So how does it work? The key to the Grignard reagent is actually very simple. When you think about the relative electronegativities of carbon (2.5) and magnesium (1.1), the bond between carbon and magnesium is polarized toward carbon. That means that carbon is more electron rich than magnesium and is actually nucleophilic! Here’s a closer look.

In the reaction of Grignards with aldehydes, the carbon attacks the carbonyl carbon and performs a 1,2-addition to give an alkoxide. In the second step, acid is added to give you the alcohol.

There are so many other elements to the Grignard but a limited amount of space. So I’ll leave it there. If you want more details you’ll have to check out the Reagent Guide!

P.S. You can read about the chemistry of Grignard reagents and more than 80 other reagents in undergraduate organic chemistry in the “Organic Chemistry Reagent Guide”, available here as a downloadable PDF. The Reagents App is also available for iPhone, click on the icon below!

 

 

Chapter 06 Amines
Chapter 07 Aromaticity
Chapter 9 Carbohydrates
Chapter 11 Conformations and Cycloalkanes

Comments

Comment section

0 thoughts on “Reagent Friday: Grignard Reagents

  1. I recently came across the interesting set of reactions between Grignard reagents and (terminal) propargylic chlorides. SN2′ substitution gives allenes with a new C-C single bond, along with a mess of other stuff resulting from deprotonation of the terminal alkyne…including the venerable alkylidene carbene, perhaps my favorite obscure intermediate in all of organic chemistry!

    http://pubs.acs.org/doi/abs/10.1021/jo00401a020

  2. Do the carbocations formed during the reaction of aldehydes and ketones with grignard reagent stabalize by 1-2methyl shift or hydride shift???

  3. Hello James,

    Since grignard reagents deprotonate alcohol.
    Will it affect the reaction between grignard and aldehyde to produce secondary alcohol?

    1. The Grignard addition alone generates the alkoxide. A separate acid workup is necessary to protonate the alkoxide to the secondary alcohol.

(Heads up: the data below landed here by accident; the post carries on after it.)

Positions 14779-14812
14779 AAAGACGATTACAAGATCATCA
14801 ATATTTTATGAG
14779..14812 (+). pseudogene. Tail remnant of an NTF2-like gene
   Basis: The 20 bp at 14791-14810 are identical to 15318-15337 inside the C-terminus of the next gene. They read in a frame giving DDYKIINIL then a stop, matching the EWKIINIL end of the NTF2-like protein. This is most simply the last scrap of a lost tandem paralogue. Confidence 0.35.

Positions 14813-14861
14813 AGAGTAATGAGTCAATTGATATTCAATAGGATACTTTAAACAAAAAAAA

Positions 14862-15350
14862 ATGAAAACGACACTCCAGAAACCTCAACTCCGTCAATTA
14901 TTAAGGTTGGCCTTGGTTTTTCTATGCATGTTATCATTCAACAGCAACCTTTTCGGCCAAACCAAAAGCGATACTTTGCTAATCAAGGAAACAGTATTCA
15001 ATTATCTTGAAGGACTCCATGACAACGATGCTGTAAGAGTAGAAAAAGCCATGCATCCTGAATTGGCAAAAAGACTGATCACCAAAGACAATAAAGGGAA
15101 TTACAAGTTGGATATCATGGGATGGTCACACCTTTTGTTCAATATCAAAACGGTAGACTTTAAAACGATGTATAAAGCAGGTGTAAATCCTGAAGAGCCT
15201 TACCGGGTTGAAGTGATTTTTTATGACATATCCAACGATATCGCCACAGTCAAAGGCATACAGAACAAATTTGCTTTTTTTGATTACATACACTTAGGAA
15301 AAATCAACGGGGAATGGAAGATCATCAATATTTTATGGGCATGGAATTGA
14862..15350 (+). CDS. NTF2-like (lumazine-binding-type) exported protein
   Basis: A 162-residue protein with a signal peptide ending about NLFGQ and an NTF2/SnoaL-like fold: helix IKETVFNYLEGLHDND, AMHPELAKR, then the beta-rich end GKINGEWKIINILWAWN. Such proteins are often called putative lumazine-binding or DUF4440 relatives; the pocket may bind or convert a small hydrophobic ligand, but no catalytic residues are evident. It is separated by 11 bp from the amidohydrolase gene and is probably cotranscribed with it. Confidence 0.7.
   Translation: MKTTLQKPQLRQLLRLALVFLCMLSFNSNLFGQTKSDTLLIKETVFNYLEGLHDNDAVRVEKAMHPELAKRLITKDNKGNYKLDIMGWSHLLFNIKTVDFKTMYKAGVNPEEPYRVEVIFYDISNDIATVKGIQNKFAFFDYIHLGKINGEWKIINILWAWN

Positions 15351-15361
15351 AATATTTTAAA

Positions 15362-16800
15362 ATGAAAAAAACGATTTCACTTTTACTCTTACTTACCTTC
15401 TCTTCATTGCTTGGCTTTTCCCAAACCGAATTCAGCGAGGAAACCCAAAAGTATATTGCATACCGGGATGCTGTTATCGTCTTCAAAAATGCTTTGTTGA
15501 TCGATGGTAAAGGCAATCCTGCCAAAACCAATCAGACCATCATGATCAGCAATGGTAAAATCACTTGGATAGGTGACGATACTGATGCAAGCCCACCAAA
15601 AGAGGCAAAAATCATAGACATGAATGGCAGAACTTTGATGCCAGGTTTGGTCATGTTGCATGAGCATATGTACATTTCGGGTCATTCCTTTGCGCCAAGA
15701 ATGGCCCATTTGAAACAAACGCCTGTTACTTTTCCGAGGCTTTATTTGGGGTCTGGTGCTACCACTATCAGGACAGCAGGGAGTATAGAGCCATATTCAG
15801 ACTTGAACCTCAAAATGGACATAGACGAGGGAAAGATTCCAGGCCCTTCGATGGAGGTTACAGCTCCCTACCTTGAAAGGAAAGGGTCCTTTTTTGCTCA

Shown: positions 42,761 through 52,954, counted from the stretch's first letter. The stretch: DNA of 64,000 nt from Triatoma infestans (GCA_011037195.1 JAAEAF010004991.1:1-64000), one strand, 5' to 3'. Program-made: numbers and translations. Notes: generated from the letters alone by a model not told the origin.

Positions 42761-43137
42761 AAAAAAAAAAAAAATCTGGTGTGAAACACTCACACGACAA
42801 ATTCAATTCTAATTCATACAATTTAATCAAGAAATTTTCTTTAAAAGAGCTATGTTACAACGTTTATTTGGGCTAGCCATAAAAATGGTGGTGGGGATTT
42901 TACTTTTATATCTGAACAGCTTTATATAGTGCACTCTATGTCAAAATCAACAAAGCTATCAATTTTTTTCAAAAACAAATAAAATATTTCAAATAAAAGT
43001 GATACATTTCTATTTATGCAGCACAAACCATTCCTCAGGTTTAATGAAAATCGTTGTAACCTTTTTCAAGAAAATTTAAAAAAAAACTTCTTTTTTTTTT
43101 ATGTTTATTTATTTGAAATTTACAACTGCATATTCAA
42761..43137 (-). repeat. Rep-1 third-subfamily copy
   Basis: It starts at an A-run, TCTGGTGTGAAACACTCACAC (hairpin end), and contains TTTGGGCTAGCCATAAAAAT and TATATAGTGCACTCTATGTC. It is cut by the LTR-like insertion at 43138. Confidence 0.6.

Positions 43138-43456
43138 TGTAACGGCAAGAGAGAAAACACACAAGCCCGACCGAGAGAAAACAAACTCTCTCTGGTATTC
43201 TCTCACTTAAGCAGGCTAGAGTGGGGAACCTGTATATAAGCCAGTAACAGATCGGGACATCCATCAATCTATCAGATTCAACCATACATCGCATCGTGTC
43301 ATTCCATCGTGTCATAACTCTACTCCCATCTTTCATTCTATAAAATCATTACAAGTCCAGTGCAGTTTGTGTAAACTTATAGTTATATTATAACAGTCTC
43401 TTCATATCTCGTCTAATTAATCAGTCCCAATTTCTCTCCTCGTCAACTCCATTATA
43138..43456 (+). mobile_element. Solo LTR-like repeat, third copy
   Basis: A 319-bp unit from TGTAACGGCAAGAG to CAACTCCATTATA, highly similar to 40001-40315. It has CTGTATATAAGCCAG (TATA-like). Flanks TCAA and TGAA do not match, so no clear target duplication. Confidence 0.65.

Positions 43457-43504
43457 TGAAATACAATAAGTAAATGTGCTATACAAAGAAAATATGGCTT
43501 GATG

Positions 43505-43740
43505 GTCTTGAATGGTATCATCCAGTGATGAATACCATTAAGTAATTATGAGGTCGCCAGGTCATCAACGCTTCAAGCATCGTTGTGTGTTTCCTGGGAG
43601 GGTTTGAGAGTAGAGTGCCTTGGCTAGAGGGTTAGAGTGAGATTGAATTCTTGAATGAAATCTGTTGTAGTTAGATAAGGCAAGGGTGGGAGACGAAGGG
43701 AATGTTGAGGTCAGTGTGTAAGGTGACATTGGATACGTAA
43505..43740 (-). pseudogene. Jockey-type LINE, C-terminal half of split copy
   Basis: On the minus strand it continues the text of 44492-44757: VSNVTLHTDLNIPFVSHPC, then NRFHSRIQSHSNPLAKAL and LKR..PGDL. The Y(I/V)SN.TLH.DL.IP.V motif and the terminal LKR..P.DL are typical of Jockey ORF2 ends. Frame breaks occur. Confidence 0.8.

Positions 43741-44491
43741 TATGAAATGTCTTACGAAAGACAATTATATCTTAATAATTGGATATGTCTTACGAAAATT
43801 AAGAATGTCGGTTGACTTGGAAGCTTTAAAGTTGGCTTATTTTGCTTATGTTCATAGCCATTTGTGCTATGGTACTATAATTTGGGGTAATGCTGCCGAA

4. If you were trying to synthesize a product using Grignard chemistry, and the Grignard reactant (R-MgBr) also contained an ester and the other reactant were an aldehyde, would the Grignard reactant possibly react with itself before it reacted with the aldehyde?

    1. Yes, it would react with itself. That’s why you need to protect groups that can undergo Grignard addition such as aldehydes, ketones, and esters. Although for esters you can’t protect them so much as just keep them as alcohols and oxidize up after the reaction is complete.

  5. “Greg Nard added an equivalent of 3,4-epoxy-4-methylcyclohexanol (Figure 1) to an ether solution of methyl magnesium bromide and then added dilute hydrochloric acid. He expected that the product would be a diol (Figure 2). He did not get any of the expected product. What product did he get?” i have tried everything for the answer i cannot figure it out

    1. Sounds like it just deprotonated the hydroxyl group at the 1 position in the ring, assuming your substrate is 3,4-epoxy-4-methylcyclohexan-1-ol. That alkoxide could probably then go open that epoxide to make a product I can’t name, but should look like a dicyclohexylether with the methyl and erstwhile epoxide OH on one of the rings alpha to the ether linkage. So no diol from having the Grignard open the epoxide because the -OH is too acidic a proton to have in the presence of the CH3MgBr.